There isn’t any. The only concessions to comfort on the truck are some very thin seat cushions and a heater. After any long run your bum will have gone to sleep, you will be deaf because it is LOUD in the cab, and you will either be roasted in the summer or barely above freezing in the winter and probably dripping wet if it rains. The noise is a good safety system as you will not be talking on a mobile as nobody will hear you.

    The cab is quite confined - I am 5'11'" and 180lbs on a good day and am quite comfortable but you would not want to be much taller or wider. Getting in and out of the cab takes a little practice but provides endless hours of fun if you taxi drunk friends around.

    Final word:
    Your ownership experience is better thought of as being similar to owning any foreign military truck than a land Rover. You really have to be a bit of a fanatic to enjoy it but once you overcome that it is immensely rewarding. The grin factor is huge, Hummer drivers cower in fear, plastic Landy owners will regard you with suspicion and chicks will dig you (very 70’s I know). My mates never understand how I get more interest from the ladies driving my beastie than they get in their modern sports cars. If you have a significant other you will be very lucky if they truly like the truck and some will get upset as they have to take second place in your life.

    If you drive the vehicle within its limits it is really just as safe as any other series Landy as, with no airbags and a solid steel steering column it is going to hurt in any of these trucks if you have a head on.

    Having said all the above do a lot of research and research again before you jump. There are a couple of yahoo groups where most of the owners hang out and discuss their beasties and occasionally offer the for sale. I know lots of people who want one but very few have the commitment to keep one going.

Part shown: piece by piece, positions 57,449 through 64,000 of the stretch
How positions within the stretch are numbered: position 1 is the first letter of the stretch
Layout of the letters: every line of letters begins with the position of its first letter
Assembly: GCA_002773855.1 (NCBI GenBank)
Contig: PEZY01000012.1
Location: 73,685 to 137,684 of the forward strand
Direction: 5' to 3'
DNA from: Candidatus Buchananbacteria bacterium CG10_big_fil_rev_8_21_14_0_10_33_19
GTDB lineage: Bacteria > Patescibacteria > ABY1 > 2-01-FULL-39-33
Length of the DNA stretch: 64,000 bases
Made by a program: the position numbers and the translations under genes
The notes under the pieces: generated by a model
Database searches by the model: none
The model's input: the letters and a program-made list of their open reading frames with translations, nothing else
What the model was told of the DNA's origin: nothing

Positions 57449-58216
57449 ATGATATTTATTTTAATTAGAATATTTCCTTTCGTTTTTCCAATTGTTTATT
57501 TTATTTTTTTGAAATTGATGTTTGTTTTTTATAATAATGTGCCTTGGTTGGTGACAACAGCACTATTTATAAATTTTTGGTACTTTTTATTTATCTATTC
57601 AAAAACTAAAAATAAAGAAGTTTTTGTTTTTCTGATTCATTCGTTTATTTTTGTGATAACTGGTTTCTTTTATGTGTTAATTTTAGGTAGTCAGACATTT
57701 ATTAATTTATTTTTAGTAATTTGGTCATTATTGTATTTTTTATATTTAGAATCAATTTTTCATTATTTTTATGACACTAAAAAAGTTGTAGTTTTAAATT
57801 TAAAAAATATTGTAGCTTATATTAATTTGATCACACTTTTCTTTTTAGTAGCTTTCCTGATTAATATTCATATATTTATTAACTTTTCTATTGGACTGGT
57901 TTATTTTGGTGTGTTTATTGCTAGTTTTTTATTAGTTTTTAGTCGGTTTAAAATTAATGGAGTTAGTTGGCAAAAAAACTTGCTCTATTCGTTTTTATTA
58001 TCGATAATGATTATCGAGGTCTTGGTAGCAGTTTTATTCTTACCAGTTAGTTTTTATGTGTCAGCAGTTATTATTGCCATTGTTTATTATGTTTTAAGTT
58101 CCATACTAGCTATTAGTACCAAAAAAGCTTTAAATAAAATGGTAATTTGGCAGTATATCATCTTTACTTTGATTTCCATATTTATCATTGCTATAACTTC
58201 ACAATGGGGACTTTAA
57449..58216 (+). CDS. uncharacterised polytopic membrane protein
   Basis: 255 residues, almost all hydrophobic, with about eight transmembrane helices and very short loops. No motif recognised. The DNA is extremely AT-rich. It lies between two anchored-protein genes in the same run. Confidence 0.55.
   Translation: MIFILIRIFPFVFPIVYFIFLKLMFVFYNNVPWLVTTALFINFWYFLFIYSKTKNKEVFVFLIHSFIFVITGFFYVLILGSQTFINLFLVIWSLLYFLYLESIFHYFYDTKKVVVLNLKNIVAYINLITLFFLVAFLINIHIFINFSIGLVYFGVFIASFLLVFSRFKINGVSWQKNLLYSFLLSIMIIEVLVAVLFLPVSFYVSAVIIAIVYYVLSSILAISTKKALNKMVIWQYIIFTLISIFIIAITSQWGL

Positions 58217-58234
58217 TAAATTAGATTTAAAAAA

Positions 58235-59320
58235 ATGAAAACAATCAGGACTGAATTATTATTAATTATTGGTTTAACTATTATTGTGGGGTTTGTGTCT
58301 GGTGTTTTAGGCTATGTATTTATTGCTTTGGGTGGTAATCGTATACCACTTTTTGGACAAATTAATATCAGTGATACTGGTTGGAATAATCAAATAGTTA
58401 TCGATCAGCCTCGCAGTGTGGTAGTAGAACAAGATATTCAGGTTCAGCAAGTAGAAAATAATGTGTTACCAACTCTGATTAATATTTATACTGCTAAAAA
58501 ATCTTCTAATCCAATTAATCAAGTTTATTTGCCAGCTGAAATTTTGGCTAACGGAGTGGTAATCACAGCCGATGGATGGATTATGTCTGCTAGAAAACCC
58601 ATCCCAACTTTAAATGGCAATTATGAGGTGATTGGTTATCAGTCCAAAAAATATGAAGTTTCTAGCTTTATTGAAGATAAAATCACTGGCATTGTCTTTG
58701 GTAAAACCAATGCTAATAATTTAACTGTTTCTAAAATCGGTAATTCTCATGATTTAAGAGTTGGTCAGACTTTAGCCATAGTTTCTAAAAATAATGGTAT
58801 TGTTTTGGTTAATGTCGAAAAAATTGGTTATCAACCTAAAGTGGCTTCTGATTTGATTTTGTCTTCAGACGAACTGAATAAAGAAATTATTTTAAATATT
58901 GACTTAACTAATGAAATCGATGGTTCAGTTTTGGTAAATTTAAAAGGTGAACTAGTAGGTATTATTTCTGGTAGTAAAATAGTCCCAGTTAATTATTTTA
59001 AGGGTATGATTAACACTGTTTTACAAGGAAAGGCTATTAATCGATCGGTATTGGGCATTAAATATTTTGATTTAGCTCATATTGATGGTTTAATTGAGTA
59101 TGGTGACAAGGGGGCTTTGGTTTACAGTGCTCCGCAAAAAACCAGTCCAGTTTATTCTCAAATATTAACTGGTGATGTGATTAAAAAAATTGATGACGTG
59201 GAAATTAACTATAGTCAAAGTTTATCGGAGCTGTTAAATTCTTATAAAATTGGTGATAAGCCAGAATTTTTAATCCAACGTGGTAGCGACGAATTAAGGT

Cheers
    Gregor

    PS I love my 101.

  5. #5
    Join Date
    Mar 2006
    Location
    twisties~South Lake Tahoe tarmac rallye style
    Posts
    733

    Default

    I agree with you greenmeanie. Yes, 101s are my personal favorite (produced) Land Rover as well, with exception to the prototype powered trailer and AG tyred version as I designed on our RN T-Shirts a few years back - that is my fav. (psst they are ALL on sale at a rediculously low $10 ea) grab 'em now!)



    If only Land Rover had taken the 101 to lofty heights we'd be blue in the face with Llamma parts by now.

    Just wait until the latest Rovers North News hits the stands . 101's will be on my trick vehicle list forever. Very, Very good thread - this is what makes forums ROCK - thanks for the post.
    Last edited by TSR53; 10-26-2006 at 01:45 PM.
    Cheers, Thompson
    Art & Creative Director, Rovers Magazine
    Rovers North, Inc.

  6. #6
    Join Date
    Oct 2006
    Location
    Staunton,VA
    Posts
    14

    Default

    I read somewhere to carefully check the front swivel balls because they cant be replaced as they are integral to the front axle housing, fwiw.
    91 RR Hunter
    93 LWB Tdi

  7. #7
    Join Date
    Oct 2006
    Location
    Phoenix AZ
    Posts
    1,358

    Default If we're getting into the careful checks....

    Front axle swivels
    Steering box
    Steering relay
    Steering ball joints (can be overhauled rather than replaced.)
    Rear cross member especially behind the bumperettes
    Brake load apportioning valve
    Brake servo
    Brake and clutch master cyls.
    Transfer box thrust washers
    Engine oil pump.
    Wear in the prop shaft splines


    These items are all unique to the 101 and expensive to get new ones

    If you have a winch:
    Cracking around the fairlead mount.
    Broken strands/rust on the cable.
    Cable secured to the winch drum
    Clutch set to approx. 4000lbs max
    Alignment of the bicycle chain gears and mount.

    There is also the usual things you would check on any Land Rover .

    Cheers
    Gregor

  8. #8
    Join Date
    Apr 2007
    Location
    The Pocono Mtns., Pennsylvania
    Posts
    18

    Default

    All good points! I don't know if the 101 would be the best "first" LR to acquire. Parts can take awhile to track down, and it's best if you have a lot of patience, especially if you're trying to get items from overseas.
    1969 Series IIa 88, 1972 Series III 109,